A state appeals court barred the NYPD from releasing video from body cams worn by cops while police union's suit against the disclosure continues. (Bebeto Matthews / AP)
A state appeals court on Tuesday ruled that NYPD body camera footage will not be released while police advocates appeal the department’s decision to disclose the recordings.
Judges from the Appellate Division, 1st Department, also said in their ruling that appeals arguments in ongoing litigation over body cam footage would take place in November.
This decision stems from a Manhattan Supreme Court lawsuit filed by the Patrolmen’s Benevolent Association in January, and a lower court judge’s subsequent ruling against the city’s largest police union.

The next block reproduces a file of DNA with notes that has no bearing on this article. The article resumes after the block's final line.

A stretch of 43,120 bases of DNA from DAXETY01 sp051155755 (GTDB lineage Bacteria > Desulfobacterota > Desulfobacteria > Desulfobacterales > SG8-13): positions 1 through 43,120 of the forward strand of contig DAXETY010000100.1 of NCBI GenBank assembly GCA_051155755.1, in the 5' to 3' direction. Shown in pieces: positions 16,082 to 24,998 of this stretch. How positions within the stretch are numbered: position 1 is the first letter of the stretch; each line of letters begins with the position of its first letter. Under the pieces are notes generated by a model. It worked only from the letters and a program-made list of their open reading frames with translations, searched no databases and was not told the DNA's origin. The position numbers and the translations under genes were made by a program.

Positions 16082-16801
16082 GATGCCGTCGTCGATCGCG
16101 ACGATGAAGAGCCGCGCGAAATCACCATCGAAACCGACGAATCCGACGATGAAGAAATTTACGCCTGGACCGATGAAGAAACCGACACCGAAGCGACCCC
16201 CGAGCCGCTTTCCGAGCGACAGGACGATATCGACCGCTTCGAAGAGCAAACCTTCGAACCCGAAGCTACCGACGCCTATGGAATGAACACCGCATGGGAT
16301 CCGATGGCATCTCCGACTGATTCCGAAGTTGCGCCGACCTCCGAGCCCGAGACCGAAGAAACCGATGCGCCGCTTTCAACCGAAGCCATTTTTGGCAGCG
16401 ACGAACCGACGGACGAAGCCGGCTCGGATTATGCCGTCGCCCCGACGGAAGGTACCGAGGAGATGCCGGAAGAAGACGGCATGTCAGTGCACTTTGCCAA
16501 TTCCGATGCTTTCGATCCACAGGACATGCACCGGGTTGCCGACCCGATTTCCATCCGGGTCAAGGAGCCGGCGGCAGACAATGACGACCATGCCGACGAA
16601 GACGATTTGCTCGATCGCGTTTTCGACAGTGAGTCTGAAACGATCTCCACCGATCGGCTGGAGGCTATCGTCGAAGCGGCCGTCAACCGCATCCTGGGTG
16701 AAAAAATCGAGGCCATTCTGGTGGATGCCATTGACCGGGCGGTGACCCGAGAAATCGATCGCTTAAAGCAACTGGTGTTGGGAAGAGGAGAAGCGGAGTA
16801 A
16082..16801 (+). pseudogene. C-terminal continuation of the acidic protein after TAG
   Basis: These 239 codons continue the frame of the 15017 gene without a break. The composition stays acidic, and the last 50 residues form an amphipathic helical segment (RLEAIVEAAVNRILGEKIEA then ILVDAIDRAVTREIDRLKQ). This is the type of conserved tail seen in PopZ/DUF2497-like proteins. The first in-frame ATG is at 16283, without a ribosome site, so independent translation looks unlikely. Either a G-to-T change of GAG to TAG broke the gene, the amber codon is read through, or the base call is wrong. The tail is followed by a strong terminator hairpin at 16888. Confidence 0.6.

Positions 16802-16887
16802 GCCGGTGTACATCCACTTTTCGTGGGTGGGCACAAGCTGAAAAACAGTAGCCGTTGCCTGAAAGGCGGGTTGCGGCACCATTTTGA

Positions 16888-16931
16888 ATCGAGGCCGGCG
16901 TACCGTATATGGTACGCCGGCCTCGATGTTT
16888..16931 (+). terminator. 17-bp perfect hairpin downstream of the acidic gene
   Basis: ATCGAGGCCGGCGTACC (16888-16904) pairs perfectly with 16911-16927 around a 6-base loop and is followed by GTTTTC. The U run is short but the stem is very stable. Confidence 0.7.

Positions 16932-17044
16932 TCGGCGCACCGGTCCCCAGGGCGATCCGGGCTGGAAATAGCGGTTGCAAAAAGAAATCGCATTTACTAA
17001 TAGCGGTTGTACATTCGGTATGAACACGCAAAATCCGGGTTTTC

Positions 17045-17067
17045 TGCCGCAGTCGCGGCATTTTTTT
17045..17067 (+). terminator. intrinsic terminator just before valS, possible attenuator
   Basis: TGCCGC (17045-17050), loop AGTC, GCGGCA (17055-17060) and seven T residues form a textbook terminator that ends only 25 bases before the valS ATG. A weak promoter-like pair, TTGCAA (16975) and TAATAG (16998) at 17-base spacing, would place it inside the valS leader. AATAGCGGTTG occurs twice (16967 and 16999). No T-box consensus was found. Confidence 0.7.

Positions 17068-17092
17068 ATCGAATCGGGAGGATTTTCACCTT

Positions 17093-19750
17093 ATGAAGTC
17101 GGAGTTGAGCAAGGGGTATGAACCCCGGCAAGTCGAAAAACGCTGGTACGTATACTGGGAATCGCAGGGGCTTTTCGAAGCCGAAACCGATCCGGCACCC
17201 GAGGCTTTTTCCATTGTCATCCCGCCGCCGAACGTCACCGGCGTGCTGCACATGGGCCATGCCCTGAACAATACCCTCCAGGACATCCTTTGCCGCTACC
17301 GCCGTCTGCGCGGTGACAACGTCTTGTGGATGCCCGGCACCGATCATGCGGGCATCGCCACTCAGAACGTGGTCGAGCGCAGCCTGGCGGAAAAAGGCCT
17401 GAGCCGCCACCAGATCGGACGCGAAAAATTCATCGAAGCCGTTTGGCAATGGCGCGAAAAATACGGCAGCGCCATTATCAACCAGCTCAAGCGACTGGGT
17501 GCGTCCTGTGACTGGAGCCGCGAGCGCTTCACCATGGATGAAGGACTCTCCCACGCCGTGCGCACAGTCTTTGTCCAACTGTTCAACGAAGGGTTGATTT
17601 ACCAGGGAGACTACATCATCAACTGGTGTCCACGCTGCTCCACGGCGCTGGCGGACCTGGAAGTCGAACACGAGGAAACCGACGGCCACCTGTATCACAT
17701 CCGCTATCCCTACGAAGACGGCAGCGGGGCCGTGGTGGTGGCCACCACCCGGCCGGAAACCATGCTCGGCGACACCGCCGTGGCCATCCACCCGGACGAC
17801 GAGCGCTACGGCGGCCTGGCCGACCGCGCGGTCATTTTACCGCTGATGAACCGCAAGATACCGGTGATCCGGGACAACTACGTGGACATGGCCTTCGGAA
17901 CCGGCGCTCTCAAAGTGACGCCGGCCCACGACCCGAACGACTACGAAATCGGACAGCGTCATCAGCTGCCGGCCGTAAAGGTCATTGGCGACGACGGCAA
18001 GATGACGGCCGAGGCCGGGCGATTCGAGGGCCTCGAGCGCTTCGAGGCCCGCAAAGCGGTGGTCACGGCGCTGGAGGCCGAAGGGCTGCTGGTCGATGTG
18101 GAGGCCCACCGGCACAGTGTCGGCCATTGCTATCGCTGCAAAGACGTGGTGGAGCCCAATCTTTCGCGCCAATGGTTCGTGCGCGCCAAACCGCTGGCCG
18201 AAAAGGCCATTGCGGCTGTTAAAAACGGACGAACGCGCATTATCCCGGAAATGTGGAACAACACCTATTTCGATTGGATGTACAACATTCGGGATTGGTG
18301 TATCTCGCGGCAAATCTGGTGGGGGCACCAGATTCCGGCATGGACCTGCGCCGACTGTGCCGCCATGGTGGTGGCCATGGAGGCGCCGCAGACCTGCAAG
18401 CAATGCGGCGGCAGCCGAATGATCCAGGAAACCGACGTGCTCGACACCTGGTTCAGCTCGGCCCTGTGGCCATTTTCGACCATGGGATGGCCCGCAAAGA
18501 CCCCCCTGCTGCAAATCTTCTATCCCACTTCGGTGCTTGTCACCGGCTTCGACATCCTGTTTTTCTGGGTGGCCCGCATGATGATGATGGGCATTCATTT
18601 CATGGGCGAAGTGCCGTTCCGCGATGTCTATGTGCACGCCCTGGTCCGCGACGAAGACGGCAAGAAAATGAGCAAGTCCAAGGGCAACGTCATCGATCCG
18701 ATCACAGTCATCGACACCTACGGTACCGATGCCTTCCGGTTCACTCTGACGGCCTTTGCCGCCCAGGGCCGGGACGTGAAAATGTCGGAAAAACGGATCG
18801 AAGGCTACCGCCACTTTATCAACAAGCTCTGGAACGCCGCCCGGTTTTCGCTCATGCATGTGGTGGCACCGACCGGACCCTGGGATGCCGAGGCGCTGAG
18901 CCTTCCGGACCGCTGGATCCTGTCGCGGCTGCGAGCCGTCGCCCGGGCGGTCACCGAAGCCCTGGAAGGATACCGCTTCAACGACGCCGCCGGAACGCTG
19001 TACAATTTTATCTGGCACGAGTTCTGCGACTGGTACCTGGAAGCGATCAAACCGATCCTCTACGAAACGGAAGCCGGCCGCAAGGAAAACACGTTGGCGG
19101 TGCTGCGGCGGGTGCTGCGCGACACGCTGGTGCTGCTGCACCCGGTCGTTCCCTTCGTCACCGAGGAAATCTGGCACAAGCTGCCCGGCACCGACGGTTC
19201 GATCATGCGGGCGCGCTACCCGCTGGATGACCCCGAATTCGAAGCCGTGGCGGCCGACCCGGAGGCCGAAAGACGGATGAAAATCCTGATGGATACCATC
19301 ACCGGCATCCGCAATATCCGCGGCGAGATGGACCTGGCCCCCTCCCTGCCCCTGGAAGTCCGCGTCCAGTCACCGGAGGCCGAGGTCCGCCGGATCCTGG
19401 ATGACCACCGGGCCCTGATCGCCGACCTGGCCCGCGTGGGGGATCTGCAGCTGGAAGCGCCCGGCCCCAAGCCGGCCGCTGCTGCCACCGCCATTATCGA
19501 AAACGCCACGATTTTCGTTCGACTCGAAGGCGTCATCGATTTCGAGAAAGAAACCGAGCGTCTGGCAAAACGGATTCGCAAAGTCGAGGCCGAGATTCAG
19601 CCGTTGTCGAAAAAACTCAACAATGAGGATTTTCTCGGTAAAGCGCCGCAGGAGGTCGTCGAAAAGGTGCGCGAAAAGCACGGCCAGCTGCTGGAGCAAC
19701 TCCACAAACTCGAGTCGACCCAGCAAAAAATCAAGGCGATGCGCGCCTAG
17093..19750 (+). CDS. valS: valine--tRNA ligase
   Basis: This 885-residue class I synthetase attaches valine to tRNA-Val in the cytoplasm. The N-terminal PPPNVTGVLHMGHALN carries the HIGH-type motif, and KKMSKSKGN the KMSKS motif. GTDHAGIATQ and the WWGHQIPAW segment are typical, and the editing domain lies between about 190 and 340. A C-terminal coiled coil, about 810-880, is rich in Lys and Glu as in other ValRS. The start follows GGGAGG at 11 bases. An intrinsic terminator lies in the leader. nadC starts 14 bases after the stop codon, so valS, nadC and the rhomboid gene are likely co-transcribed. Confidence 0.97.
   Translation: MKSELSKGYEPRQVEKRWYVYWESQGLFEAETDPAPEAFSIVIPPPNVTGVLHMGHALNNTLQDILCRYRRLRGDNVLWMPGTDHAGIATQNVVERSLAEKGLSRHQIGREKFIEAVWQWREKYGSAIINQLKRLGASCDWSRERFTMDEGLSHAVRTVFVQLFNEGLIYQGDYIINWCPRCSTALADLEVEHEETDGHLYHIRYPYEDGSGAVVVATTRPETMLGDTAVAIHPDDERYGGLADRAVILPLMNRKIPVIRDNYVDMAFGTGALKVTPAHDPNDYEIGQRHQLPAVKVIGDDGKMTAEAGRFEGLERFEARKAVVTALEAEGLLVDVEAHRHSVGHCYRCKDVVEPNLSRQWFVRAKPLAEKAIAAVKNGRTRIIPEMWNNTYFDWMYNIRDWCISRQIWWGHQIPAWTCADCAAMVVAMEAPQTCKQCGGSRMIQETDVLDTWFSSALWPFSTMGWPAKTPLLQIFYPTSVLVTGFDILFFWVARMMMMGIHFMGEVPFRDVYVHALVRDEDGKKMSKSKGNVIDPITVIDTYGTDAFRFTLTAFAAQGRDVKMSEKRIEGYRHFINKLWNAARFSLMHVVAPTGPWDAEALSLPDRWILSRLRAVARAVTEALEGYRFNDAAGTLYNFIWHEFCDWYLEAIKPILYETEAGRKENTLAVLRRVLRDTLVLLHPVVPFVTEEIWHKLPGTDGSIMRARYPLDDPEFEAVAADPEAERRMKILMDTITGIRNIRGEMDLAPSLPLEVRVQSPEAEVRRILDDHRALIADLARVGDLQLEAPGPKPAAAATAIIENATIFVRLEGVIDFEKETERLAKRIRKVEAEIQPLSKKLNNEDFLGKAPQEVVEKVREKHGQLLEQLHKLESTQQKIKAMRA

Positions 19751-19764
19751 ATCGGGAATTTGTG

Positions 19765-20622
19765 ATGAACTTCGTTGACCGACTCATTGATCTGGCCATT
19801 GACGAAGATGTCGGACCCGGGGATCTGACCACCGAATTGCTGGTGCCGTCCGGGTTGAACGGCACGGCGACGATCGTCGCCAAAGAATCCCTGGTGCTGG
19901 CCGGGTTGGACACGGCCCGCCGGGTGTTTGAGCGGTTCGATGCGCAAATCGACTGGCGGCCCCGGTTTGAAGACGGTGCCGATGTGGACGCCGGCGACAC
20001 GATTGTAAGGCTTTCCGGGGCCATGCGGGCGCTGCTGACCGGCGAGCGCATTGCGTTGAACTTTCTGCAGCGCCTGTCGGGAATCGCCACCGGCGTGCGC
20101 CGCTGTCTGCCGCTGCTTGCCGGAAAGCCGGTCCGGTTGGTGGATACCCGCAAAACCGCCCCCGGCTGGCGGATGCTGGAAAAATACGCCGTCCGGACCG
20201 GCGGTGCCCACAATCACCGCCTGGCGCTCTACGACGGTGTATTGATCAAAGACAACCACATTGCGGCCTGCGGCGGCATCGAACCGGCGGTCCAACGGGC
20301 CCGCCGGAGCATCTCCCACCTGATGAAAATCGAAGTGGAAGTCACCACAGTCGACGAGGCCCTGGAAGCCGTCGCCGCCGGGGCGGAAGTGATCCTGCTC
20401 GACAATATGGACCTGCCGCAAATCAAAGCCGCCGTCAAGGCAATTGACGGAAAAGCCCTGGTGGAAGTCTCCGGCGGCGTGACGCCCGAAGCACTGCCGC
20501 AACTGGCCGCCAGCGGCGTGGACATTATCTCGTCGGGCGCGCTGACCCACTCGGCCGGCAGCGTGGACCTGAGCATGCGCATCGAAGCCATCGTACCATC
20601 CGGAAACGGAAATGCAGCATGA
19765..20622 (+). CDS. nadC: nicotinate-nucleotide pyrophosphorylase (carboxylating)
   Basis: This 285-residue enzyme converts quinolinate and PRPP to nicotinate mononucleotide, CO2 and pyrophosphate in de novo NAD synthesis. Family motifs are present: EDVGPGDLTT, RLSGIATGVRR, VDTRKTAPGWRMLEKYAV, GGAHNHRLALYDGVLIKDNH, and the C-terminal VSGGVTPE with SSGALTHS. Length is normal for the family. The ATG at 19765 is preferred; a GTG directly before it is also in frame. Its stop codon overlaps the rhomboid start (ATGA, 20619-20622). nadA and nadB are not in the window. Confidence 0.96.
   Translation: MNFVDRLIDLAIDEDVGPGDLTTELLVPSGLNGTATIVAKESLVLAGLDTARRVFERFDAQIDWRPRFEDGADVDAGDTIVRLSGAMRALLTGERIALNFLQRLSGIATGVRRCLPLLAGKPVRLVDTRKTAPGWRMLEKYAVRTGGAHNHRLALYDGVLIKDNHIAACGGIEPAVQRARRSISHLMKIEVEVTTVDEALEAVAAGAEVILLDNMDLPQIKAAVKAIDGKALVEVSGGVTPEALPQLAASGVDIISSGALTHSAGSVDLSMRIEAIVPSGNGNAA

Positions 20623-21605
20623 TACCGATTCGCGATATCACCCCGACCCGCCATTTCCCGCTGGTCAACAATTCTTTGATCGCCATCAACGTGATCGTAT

While the NYPD doesn’t permit the blanket release of body-worn camera footage, officials have given the green light to release some video on a case-by-case basis.
The PBA contends in its lawsuit that even releasing clips violates section 50-a of the 1976 state Civil Rights Law – which prohibits releasing personnel and disciplinary records.
PBA honchos have argued that body cam footage is a type of personnel record – barring its disclosure under 50-a.
PBA President Patrick Lynch praised the decision.
“We are grateful that the appellate panel recognized that police officers’ rights and safety need to remain protected while it weighs the important issues raised in our suit,” Lynch said in a statement. “The NYPD’s illegal and arbitrary release of body-worn camera footage should be unacceptable to anybody who is interested in privacy, transparency or even basic fairness. We look forward to making that case when our full appeal is heard."